Even a two-paragraph plot description can’t properly convey all the complexities present in a carefully constructed chronicle like The Morning Show – which somehow touches on almost every timely topic imaginable, from the #MeToo movement to the management of female representation in entertainment to the manipulation of today’s media coverage and more – but it’s to showrunner and screenwriter Kerry Ehrin’s credit that the series never feels like a “Mad Libs”-esque hodge-podge of hot button issues tossed together. In lesser hands, it’s quite easy to see how The Morning Show would perish beneath the weight of its own “prestigious” ambitions, but Ehrin so skillfully synthesizes all of these separate story lines and subjects together that the show never seems “overstuffed” or “undercooked.”
The series seldom stops to state that it will now begin a “distinguished discussion” on some “atrocious ailment” that is “plaguing the population,” as it’s much too mature to present itself in such a plain and preachy manner – and Ehrin knows these deliberations deserve more delicacy. Instead, her devilishly delicious dialogue (which apes the style of Aaron Sorkin on more than one occasion) covertly and quickly offers caustic commentary on a specific controversy before promptly progressing forward with the plot, leaving the audience to connect the dots and draw their own conclusions on the contentious conversations it starts.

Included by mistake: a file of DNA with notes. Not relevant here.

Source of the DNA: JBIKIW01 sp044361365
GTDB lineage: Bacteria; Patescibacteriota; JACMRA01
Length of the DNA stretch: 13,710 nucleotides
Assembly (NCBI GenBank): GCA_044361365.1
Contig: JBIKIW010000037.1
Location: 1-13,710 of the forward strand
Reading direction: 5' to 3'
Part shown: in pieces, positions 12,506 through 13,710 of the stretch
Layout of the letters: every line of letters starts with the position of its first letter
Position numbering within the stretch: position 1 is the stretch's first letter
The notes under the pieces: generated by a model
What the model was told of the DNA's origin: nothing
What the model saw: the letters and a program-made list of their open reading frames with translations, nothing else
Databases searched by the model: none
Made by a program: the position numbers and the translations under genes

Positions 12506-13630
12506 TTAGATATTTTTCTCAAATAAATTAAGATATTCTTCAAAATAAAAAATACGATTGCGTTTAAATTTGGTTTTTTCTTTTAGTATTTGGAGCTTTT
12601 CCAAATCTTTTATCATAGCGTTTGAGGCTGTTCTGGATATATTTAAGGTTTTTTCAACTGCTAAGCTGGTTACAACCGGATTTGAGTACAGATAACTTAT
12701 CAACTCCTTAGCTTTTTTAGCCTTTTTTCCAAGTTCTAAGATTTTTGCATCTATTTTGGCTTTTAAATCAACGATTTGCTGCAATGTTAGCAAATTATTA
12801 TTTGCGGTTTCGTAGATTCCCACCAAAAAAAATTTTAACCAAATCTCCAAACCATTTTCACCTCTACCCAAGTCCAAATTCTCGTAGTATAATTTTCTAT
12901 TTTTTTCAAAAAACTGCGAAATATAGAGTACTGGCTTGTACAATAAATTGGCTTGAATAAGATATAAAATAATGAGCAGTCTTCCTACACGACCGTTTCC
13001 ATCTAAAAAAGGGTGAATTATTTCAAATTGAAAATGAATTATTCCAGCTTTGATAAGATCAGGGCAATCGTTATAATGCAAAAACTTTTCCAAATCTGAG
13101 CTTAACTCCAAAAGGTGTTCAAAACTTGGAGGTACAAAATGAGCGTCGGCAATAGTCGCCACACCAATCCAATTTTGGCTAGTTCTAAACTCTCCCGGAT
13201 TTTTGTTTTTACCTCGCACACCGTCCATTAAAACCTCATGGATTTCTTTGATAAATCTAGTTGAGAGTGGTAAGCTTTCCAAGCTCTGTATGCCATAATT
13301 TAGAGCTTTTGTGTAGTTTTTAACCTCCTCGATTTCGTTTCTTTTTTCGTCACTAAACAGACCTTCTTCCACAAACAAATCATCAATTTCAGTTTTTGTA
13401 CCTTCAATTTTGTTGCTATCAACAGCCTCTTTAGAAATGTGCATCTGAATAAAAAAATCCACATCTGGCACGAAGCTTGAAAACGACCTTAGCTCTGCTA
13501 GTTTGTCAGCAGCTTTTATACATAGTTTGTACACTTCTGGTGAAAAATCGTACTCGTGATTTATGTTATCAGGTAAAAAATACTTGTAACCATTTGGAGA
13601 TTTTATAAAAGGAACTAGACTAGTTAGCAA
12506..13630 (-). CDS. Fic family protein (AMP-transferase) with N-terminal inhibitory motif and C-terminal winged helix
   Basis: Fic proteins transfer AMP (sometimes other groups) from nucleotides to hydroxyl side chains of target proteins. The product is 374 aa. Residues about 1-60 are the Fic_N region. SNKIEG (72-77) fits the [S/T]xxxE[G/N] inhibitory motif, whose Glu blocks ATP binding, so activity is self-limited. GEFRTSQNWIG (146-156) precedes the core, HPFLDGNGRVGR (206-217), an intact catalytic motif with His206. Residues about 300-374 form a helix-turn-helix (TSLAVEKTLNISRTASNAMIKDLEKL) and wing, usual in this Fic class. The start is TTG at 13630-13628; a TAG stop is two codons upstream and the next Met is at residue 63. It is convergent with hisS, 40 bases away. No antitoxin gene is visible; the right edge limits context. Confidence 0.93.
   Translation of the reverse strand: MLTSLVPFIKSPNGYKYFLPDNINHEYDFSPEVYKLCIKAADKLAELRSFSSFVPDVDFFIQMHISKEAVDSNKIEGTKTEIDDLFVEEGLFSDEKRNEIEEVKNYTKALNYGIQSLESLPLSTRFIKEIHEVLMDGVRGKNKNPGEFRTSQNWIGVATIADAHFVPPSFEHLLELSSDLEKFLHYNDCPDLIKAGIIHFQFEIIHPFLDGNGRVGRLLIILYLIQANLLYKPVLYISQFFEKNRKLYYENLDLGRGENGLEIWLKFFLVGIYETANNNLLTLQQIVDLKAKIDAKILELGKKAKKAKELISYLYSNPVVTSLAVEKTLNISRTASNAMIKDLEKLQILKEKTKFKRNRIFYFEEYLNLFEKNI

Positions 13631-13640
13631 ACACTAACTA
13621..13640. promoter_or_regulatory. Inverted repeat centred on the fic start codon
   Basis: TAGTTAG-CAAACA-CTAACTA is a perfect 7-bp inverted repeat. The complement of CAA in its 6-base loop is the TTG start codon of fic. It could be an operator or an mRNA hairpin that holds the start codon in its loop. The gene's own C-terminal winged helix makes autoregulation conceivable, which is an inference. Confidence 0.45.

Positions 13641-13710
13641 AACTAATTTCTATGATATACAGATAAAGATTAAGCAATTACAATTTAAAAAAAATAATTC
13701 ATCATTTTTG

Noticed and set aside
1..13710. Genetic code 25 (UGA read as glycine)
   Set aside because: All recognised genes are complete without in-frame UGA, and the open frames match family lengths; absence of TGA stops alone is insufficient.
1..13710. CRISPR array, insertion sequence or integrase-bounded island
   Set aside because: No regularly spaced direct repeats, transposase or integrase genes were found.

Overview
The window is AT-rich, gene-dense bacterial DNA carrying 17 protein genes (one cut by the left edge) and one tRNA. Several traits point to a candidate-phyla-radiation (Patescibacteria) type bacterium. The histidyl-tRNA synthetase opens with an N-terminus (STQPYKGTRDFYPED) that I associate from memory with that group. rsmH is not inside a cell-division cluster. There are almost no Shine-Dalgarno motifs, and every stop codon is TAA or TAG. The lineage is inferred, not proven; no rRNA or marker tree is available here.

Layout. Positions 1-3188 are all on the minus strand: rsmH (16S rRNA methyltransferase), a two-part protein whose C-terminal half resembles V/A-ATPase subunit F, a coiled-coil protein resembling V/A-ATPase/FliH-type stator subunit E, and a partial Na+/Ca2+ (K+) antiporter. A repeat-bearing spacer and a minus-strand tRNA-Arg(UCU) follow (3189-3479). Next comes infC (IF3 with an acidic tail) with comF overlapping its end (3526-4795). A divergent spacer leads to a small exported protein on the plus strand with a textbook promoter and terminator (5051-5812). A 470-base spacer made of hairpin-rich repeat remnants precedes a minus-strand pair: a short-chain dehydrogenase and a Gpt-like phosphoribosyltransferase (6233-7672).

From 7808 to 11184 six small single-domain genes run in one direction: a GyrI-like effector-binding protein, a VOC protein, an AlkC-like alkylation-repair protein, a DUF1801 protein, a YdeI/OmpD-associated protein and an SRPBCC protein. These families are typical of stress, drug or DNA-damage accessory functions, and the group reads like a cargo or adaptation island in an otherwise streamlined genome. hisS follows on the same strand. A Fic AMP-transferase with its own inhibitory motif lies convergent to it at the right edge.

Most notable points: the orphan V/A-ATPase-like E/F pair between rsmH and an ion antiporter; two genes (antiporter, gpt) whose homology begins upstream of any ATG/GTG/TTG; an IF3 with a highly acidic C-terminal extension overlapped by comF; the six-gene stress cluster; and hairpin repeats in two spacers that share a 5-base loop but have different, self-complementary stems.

Furthermore, with such ferociously fortuitous female leads – Aniston’s Levy and Witherspoon’s Jackson – The Morning Show could have also easily become a diluted and dramatized display of pretentious corporate feminism pandering, but Ehrin never paints her parable with broad strokes, rather choosing to continually challenge these characters and their convictions instead of shakily shying away from them. The protagonists of this piece are problematic beings with bona fide blemishes on their résumés (Levy is oftentimes oblivious to others’ emotions and overly ostentatious, while Jackson is immensely impulsive), but Ehrin nevertheless finds a way to make us understand and empathize with these women even if they do or say things we disagree with.